Psst! In case you haven’t heard, there’s a talent shortage out there. And, as one HR Director recently told her aviation department, “Not everyone is dying to work for us.” And, because of that, she explained that her company needs to step up and “sell” itself as an employer of choice. Just the same way a job candidate needs to “sell” his or her qualifications.
Surprisingly, many aviation organizations underestimate how a disregard for or mistreatment of candidates can affect their brand. Business aviation is a small industry. If you come across as an aloof employer when recruiting aviation talent, word will get around.
Another way to put it: Don’t assume that your candidates are so desperate to find a job that they don’t need to be respected.
Step Up Your Hiring Process
As has always been the case, it’s high time to re-evaluate how we treat prospective new hires. And make sure that we do so with kindness. That’s right, as they say in Hollywood, it’s time to roll out the red carpet. Remember that one of the chief ways that your aviation organization competes is through the hiring and onboarding process. Professional courtesy and consistency matter.
I’m not sure if we can officially call it the “Covid influence,” but, from what I hear, it seems as though some hiring managers need to step up their game. I’ve been told that several flight departments have become lax and less professional in their hiring process. But when it comes to courting candidates, there’s a right way and a wrong way to do it.
Following are a few hiring SNAFUs, based on feedback I’ve received in the recent past:
Does your organization have a plan for responding to candidate applications? Does everyone get a response, or does an application go into the abyss? If you have a high volume of incoming applications, it’s very do-able to set up an outgoing automated email. It’s a nice touch to help you stand out as a compassionate, thoughtful employer of choice – even if you’re letting them down easy.
Please do not call candidates the afternoon before and ask them to interview at 10 a.m. the next morning. It’s inconsiderate. It’s best to give at least 24-48 hours’ notice.
When you schedule an interview, make sure to be communicative. Let the candidate know the interview will be via phone, video conference or in person. Be specific about whom they’ll meet with, the suggested attire, and any other pertinent details. Don’t leave it up to the candidate to guess about any aspect of the meeting.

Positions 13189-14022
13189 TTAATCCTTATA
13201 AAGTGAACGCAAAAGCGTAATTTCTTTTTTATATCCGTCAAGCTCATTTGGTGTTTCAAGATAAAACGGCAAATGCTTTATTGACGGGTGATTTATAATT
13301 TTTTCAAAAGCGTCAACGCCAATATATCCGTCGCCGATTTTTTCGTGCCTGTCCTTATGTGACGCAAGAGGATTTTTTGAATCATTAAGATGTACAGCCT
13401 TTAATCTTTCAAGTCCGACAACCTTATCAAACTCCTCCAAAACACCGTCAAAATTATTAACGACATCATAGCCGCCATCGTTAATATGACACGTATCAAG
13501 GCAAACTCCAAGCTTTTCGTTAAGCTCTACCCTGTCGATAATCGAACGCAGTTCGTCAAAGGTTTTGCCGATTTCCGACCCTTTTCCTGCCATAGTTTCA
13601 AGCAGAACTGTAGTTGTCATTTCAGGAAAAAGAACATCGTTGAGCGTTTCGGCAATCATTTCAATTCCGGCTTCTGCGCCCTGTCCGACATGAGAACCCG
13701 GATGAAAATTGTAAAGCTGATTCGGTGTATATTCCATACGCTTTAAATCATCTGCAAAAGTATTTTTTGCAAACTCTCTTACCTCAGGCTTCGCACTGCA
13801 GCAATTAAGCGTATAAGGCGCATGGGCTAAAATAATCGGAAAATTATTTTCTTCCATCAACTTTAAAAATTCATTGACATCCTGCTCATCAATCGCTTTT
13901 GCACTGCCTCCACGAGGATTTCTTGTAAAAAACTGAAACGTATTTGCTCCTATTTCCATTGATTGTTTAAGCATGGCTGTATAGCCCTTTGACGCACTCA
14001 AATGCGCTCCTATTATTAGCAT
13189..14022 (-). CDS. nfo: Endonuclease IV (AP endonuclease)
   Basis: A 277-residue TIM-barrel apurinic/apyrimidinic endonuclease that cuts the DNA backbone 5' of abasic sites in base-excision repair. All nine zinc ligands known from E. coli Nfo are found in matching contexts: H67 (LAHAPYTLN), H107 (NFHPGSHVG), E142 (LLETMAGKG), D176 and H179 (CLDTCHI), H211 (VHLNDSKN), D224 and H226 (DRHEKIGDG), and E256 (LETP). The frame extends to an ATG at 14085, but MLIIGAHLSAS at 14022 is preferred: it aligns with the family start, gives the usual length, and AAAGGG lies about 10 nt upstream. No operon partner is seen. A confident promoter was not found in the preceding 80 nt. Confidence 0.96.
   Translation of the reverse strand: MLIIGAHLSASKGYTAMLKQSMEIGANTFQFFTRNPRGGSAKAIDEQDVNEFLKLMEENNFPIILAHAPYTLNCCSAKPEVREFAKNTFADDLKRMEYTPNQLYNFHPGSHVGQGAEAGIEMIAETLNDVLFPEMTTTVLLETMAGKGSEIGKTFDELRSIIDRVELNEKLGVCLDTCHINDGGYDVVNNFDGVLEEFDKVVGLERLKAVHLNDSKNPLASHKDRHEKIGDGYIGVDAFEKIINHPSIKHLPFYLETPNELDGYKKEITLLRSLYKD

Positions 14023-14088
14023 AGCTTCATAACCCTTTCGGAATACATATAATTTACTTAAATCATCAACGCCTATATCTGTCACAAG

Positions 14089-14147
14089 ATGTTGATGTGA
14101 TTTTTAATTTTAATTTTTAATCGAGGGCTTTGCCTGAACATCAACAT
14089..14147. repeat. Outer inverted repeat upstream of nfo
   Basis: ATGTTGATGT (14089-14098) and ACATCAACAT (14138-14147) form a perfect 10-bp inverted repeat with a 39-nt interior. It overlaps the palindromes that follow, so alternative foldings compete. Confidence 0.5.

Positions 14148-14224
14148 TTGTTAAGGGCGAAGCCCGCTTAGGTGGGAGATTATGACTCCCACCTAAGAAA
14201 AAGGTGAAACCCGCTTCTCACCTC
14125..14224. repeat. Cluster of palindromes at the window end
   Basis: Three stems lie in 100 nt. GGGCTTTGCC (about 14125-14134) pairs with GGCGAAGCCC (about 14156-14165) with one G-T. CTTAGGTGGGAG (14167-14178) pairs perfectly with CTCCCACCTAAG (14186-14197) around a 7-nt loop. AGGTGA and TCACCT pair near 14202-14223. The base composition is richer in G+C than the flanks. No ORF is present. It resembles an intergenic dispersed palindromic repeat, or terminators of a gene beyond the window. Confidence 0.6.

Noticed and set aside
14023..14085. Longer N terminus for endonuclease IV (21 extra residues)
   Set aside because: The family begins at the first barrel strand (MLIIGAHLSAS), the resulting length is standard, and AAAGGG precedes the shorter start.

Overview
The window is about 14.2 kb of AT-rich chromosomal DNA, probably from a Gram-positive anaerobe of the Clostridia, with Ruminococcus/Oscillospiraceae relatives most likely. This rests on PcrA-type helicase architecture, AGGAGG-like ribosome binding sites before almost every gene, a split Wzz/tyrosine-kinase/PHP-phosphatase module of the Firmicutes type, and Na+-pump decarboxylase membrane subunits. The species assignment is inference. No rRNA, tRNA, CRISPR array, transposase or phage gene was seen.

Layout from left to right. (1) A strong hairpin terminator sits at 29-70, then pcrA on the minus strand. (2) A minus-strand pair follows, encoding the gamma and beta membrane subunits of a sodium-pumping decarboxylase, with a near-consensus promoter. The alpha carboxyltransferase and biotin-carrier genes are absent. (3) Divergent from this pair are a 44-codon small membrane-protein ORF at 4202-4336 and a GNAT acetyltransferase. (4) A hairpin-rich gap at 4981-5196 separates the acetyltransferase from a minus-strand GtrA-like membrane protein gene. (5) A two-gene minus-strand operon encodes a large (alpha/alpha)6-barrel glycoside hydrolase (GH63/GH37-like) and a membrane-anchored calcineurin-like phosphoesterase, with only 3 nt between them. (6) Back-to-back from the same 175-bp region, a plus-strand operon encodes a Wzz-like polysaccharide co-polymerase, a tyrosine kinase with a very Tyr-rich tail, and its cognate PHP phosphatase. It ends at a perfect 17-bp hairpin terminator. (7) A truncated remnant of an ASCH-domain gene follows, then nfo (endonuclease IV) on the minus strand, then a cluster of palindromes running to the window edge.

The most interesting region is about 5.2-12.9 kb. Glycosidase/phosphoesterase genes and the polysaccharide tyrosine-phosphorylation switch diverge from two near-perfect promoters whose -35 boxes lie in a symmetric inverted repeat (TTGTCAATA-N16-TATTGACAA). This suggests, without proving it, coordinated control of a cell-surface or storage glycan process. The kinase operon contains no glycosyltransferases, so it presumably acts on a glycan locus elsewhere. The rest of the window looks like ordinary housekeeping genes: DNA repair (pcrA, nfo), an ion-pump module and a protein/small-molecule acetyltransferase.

Many hiring managers will bring in their top one or two candidates for a day or two of interviews. Just remember that when you create an itinerary, keep in mind the length of time involved. You may need to schedule in bathroom breaks and times to eat a snack. Nobody is at their best talking all day long without a pause or two to collect themselves.
No post-interview follow-up
Shocking as it may seem, many candidates who conduct a 15-minute initial phone screen with HR never get a post-call response. People deserve to know whether or not they’re advancing in the process. A simple template email will do.
Keys to Recruiting Aviation Talent
During the recruiting process, a little conscientiousness goes a long way. Here are a few tips on how to communicate with and court aviation talent:
- Delegate: Assign someone to respond to applicants and interviewees. Most larger flight departments have an administrative person or office manager. Make sure someone on staff can create a simple email template that says, “We received your resume. If you’re qualifications fit our requirements, we’ll be in touch.”
- Review the key players in the interview process. One HR Manager we work with takes time to prep candidates for 15-30 minutes before they meet with the leadership team. This way she’s helping the prospective employee put their best foot forward. And in turn, she is managing upward so she doesn’t waste the executives’ time. (And she looks good in the process!)
- Do the little things. When recruiting, part of rolling out the red carpet is thinking about the candidate experience. Don’t forget they’re putting themselves out there, too. One great way to communicate is to explain how you’ll reimburse their travel expenses for their one- or two-day visit.
- Have a backup. Make sure you identify two “A Players” and keep both interested. When recruiting aviation talent, you don’t want to release your second choice too early. After all, your top choice might not accept the offer. Then you’ve got to call back the offended number-two candidate. And that’s not an easy call to make.
Overall, it’s important to remember that small measures can have big impact. Just getting back to someone to let them know you’ve received their resume is a big part of being a competitive employer. Everyone needs a little care—and closure.
About the Author
In addition to serving as the VP of Aviation Personnel International, Jennifer Pickerel is the co-chair of NBAA’s Diversity, Equity & Inclusion (DE&I) Working Group. Learn more about Jen.